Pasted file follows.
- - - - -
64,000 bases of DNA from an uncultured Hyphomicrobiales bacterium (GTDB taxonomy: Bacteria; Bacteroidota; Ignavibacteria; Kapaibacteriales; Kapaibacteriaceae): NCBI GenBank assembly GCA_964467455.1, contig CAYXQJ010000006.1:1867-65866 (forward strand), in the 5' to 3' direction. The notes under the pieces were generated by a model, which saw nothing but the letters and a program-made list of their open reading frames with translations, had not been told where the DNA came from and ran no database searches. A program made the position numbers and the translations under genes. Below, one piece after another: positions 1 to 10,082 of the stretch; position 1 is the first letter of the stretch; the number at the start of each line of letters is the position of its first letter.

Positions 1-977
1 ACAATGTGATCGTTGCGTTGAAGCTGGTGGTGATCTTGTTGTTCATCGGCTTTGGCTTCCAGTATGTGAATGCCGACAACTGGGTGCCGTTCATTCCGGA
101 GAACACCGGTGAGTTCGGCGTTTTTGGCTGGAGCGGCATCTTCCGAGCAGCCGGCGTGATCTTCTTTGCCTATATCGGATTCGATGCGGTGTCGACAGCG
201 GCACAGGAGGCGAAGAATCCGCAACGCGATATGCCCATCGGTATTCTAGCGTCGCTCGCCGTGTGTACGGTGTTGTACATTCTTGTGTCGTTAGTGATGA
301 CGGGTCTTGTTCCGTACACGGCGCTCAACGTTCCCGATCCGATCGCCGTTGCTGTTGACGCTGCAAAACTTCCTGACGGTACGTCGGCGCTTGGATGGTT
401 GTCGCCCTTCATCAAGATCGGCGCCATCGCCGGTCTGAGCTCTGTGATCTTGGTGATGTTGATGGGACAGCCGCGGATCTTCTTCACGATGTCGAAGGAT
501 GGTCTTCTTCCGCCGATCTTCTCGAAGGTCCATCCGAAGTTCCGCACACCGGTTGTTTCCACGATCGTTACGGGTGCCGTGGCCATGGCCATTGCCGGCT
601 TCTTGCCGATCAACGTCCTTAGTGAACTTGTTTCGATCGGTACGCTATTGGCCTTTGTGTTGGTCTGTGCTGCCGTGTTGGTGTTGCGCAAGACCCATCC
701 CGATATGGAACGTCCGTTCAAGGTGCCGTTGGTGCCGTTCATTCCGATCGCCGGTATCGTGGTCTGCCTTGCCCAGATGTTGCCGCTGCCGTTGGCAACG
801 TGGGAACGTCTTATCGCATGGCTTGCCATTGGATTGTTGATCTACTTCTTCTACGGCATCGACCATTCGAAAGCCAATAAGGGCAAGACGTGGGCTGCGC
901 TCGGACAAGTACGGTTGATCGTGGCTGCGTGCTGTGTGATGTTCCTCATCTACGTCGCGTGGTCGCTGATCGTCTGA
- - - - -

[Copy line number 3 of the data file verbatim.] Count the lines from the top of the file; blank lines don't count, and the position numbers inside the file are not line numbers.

1 ACAATGTGATCGTTGCGTTGAAGCTGGTGGTGATCTTGTTGTTCATCGGCTTTGGCTTCCAGTATGTGAATGCCGACAACTGGGTGCCGTTCATTCCGGA